Top 3 Products & Services
Dated: Aug. 13, 2004
Related CategoriesComputer Beginners Guides
By Robert Schifreen
The successor to Office 2000 includes hundreds of new features for users and support staff alike. But installation is unlikely to be straightforward.
Someone at Microsoft clearly doesn't read marketing textbooks. Such books always advise you to capitalize on your brand names, and to build them up. Yet just a couple of years after launching the "2000" brand for Windows and Office, its two most popular products, Microsoft is writing off the investment and embarking on a new brand image. The successor to Office 2000 is known as Office XP, and features many hundreds of improvements, both big and small, to help users and support staff.
One of the most startling pieces of information which came forth from Microsoft during my interview with the product manager for Office XP was regarding some research done after the launch of Office 2000. In the US, Microsoft operates a wish list on its Web site so that users can suggest new features they'd like to see added to Office. Of the one million hits to the site, some 78% of requests were for features actually already in the product. Microsoft has taken this to heart. In addition to adding yet more features to Office, the company also says that it has concentrated on improving access to features which already exist but which users are clearly unable to find.
In addition, many features in Office XP have been rewritten in response to user demand. For example, circulating a Word document for review among a group of workers is Web-based in Office 2000, but is email-based in XP. This change of heart is apparently because of overwhelming user demand, though Microsoft refuses to acknowledge that this means they got it wrong last time. Times and people change, says the company. The way that reviewers' comments are displayed in documents has been improved, too, so that they take up less space on the printed page. One feature noticeable by its absence is a warning box to alert users that the document they are sending to someone contains reviewers' comments. Such a facility would be useful to ensure that comments are not sent to people who should not be able to see them.
The primary new feature in OXP to address the "78%" problem is something called Task Panes. Effectively, these are additional menus that appear on the right hand side of the screen and provide links to whatever Office thinks you might want.
They're also customizable if you wish. For example, if you select Open from the File menu, a Task Pane opens (assuming you haven't turned off the feature) which lets you re-open a recent file, create a new document or template etc. The entries in the Task Panes are much more numerous than you'd find on the standard menu, which is good. However, maybe Microsoft should have expanded and clarified the existing menu system rather than adding yet another.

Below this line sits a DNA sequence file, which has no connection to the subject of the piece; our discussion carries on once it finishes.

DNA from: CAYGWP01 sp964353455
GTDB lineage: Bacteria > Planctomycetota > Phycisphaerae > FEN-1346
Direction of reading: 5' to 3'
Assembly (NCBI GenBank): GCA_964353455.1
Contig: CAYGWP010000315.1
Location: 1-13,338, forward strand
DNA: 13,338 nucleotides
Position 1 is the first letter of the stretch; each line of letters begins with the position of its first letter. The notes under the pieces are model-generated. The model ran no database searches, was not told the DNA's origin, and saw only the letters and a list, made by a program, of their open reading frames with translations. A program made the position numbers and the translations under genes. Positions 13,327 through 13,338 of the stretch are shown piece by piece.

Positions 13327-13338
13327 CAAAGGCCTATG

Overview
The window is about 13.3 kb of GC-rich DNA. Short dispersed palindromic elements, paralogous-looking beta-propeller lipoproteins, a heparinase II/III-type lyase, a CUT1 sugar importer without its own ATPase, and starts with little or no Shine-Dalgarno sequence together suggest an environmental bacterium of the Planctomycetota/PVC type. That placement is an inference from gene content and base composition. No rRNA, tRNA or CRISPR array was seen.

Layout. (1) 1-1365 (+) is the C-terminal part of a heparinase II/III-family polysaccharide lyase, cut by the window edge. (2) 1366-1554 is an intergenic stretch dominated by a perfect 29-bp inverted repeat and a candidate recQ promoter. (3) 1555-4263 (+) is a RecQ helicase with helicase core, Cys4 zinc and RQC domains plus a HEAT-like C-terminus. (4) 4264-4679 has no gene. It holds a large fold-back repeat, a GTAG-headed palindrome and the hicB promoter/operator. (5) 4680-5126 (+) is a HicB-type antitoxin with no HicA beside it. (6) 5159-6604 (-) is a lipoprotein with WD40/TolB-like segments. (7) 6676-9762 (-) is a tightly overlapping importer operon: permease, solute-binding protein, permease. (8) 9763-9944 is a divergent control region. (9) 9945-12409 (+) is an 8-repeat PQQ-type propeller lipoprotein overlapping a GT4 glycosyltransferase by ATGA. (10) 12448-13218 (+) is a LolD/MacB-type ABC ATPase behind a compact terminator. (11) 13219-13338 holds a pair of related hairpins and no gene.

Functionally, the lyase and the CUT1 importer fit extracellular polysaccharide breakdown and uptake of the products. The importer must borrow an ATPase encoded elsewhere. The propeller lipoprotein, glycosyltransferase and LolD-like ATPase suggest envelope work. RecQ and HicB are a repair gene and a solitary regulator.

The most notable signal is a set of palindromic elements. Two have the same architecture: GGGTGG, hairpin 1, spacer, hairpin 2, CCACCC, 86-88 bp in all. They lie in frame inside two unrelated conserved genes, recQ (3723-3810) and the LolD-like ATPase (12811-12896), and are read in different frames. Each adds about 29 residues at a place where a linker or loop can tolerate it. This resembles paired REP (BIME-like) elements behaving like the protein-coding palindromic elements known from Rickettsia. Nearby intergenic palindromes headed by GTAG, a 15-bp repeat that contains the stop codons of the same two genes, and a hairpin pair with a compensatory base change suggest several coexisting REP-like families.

The other big new usability feature is something called Smart Tags. For example, if you type a Word document that happens to include the name of someone in your Outlook address book, the name will be underlined with a wavy purple line, in a similar way to how the grammar and spelling checkers use red and green. Click on the name, and up pops a menu from which you can send the person email, check his or her calendar, send the current document for review, book a meeting, and so on. The system comes with a built-in amount of Smart Tag functionality, though companies can also write their own as part of an office automation facility. In addition to recognizing names from Outlook, Office will also recognize other common names, as well as dates, addresses, stock symbols, etc. Clicking on any of these will bring up a Smart Tag menu with appropriate options. For example, type MSFT into a document and it will be recognized as Microsoft's stock symbol. Click on it, and you can look up the current price online.
Another new feature is the refreshable Web query. Paste some information from a Web table into aWord or Excel file, for example, and click the Recalc button, and it will go to the correct Web page and get the latest version of that data. It is ideal for checking your stock portfolio with NASDAQ, or perusing the intranet to find out what's new on the canteen menu.
In some ways, Office XP is a revolutionary step, yet in other ways it can be seen more as a gentle evolution. On the revolution side of the equation, Microsoft is billing Office XP as the start of the .NET revolution. No one is claiming that this product is Office.NET, but it's a fair bet that this product, both on the surface and underneath, is much closer to Office.NET than Office 2000 ever was. On the evolution side, Office XP now features a rudimentary form of copy protection in the form of a registration scheme which ties the CD to the particular PC upon which it is installed. More details of this later. Also, Office XP takes away some of the work of the tired and stressed support person by helping users find solutions to problems online, or recovering information lost in a system crash. Again, more later.